### Abstract

For each natural number m greater than one, and each natural number k less than or equal to m, there exists a root-finding iteration function, B_{m}
^{(k)} defined as the ratio of two determinants that depend on the first m - k derivatives of the given function. This infinite family is derived in Kalantari (J. Comput. Appl. Math. 126 (2000) 287-318) and its order of convergence is analyzed in Kalantari (BIT 39 (1999) 96-109). In this paper we give a computational study of the first nine root-finding methods. These include Newton, secant, and Halley methods. Our computational results with polynomials of degree up to 30 reveal that for small degree polynomials B_{m}
^{(k-1)} is more efficient than B_{m}
^{(k)}, but as the degree increases, B_{m}
^{(k)} becomes more efficient than B_{m}
^{(k-1)}. The most efficient of the nine methods is B_{4}
^{(4)}, having theoretical order of convergence equal to 1.927. Newton's method which is often viewed as the method of choice is in fact the least efficient method.

Original language | English (US) |
---|---|

Pages (from-to) | 197-204 |

Number of pages | 8 |

Journal | Journal of Computational and Applied Mathematics |

Volume | 130 |

Issue number | 1-2 |

DOIs | |

State | Published - May 1 2001 |

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### All Science Journal Classification (ASJC) codes

- Applied Mathematics
- Computational Mathematics
- Numerical Analysis

### Cite this

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*Journal of Computational and Applied Mathematics*, vol. 130, no. 1-2, pp. 197-204. https://doi.org/10.1016/S0377-0427(99)00383-0

**A computational comparison of the first nine members of a determinantal family of root-finding methods.** / Kalantari, Bahman; Park, Seungyoung.

Research output: Contribution to journal › Article

TY - JOUR

T1 - A computational comparison of the first nine members of a determinantal family of root-finding methods

AU - Kalantari, Bahman

AU - Park, Seungyoung

PY - 2001/5/1

Y1 - 2001/5/1

N2 - For each natural number m greater than one, and each natural number k less than or equal to m, there exists a root-finding iteration function, Bm (k) defined as the ratio of two determinants that depend on the first m - k derivatives of the given function. This infinite family is derived in Kalantari (J. Comput. Appl. Math. 126 (2000) 287-318) and its order of convergence is analyzed in Kalantari (BIT 39 (1999) 96-109). In this paper we give a computational study of the first nine root-finding methods. These include Newton, secant, and Halley methods. Our computational results with polynomials of degree up to 30 reveal that for small degree polynomials Bm (k-1) is more efficient than Bm (k), but as the degree increases, Bm (k) becomes more efficient than Bm (k-1). The most efficient of the nine methods is B4 (4), having theoretical order of convergence equal to 1.927. Newton's method which is often viewed as the method of choice is in fact the least efficient method.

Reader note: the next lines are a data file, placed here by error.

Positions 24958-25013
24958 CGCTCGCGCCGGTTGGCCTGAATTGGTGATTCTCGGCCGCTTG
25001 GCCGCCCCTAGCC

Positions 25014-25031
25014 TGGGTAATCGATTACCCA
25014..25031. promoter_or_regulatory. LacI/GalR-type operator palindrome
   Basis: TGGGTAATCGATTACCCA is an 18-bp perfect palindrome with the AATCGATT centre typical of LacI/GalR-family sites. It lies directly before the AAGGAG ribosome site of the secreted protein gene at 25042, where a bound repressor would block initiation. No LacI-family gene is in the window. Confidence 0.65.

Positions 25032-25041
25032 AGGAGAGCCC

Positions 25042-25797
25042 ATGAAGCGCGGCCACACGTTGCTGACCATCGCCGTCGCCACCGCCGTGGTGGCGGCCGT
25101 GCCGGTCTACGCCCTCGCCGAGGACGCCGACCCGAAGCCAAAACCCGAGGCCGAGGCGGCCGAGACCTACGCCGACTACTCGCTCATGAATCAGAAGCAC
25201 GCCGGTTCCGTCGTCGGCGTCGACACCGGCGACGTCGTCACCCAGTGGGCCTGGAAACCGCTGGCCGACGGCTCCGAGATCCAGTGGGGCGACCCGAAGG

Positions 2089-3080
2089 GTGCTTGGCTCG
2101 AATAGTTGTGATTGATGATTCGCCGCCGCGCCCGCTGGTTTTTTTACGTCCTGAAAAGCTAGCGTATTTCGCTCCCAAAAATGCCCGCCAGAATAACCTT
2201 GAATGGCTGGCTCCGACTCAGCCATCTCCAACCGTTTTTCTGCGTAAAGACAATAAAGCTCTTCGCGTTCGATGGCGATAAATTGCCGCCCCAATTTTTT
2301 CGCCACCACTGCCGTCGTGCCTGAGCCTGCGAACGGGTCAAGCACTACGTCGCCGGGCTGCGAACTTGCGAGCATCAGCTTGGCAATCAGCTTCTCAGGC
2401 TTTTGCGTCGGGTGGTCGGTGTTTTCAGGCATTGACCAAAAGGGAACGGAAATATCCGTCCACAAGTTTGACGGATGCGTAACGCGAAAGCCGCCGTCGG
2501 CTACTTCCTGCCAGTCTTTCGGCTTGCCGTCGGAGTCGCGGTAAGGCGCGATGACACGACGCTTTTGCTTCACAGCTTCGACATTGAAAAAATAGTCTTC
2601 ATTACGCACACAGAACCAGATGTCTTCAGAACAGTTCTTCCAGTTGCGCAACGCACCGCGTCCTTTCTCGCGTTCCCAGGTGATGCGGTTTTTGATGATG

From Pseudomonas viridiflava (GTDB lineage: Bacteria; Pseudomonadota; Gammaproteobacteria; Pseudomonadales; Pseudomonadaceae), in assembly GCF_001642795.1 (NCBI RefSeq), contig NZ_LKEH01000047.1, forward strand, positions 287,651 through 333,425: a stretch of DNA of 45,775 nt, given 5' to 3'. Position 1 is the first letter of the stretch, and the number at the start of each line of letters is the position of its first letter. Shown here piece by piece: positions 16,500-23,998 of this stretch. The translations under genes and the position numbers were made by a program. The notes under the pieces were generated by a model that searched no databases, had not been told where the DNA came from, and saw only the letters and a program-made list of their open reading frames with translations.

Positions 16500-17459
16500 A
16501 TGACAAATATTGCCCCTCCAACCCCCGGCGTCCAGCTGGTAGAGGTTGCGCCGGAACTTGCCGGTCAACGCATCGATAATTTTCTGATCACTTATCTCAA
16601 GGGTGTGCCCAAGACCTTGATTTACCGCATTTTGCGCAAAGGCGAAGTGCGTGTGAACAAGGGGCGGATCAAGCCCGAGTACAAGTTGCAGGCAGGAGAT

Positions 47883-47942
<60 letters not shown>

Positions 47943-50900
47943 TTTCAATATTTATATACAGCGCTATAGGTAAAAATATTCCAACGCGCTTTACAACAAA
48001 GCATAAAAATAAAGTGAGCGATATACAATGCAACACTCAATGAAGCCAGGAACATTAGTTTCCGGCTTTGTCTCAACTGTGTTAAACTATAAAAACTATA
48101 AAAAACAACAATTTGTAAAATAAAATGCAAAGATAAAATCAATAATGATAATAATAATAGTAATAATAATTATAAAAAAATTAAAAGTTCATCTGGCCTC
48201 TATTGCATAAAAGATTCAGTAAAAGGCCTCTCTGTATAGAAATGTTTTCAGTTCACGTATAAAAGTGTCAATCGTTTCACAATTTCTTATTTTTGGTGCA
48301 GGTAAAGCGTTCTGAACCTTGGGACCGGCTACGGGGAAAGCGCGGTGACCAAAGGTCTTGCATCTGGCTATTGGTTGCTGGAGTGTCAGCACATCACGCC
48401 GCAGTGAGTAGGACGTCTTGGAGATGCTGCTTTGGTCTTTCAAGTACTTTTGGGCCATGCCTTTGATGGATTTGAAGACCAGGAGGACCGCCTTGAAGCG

AB - For each natural number m greater than one, and each natural number k less than or equal to m, there exists a root-finding iteration function, Bm (k) defined as the ratio of two determinants that depend on the first m - k derivatives of the given function. This infinite family is derived in Kalantari (J. Comput. Appl. Math. 126 (2000) 287-318) and its order of convergence is analyzed in Kalantari (BIT 39 (1999) 96-109). In this paper we give a computational study of the first nine root-finding methods. These include Newton, secant, and Halley methods. Our computational results with polynomials of degree up to 30 reveal that for small degree polynomials Bm (k-1) is more efficient than Bm (k), but as the degree increases, Bm (k) becomes more efficient than Bm (k-1). The most efficient of the nine methods is B4 (4), having theoretical order of convergence equal to 1.927. Newton's method which is often viewed as the method of choice is in fact the least efficient method.

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U2 - 10.1016/S0377-0427(99)00383-0

DO - 10.1016/S0377-0427(99)00383-0

M3 - Article

VL - 130

SP - 197

EP - 204

JO - Journal of Computational and Applied Mathematics

JF - Journal of Computational and Applied Mathematics

SN - 0377-0427

IS - 1-2

ER -